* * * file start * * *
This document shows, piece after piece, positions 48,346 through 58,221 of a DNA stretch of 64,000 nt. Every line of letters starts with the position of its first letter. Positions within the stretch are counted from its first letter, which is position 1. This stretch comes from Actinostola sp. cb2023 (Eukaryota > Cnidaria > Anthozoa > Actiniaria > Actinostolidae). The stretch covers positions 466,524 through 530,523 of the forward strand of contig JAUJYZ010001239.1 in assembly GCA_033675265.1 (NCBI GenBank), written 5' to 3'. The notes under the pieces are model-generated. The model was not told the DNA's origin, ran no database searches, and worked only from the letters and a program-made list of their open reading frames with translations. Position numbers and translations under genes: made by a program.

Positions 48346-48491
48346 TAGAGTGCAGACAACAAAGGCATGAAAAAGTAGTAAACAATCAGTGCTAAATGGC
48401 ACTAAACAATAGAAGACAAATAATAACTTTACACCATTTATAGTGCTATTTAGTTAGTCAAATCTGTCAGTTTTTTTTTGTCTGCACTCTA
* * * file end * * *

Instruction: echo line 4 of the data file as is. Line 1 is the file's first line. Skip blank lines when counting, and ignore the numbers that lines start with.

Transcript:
48401 ACTAAACAATAGAAGACAAATAATAACTTTACACCATTTATAGTGCTATTTAGTTAGTCAAATCTGTCAGTTTTTTTTTGTCTGCACTCTA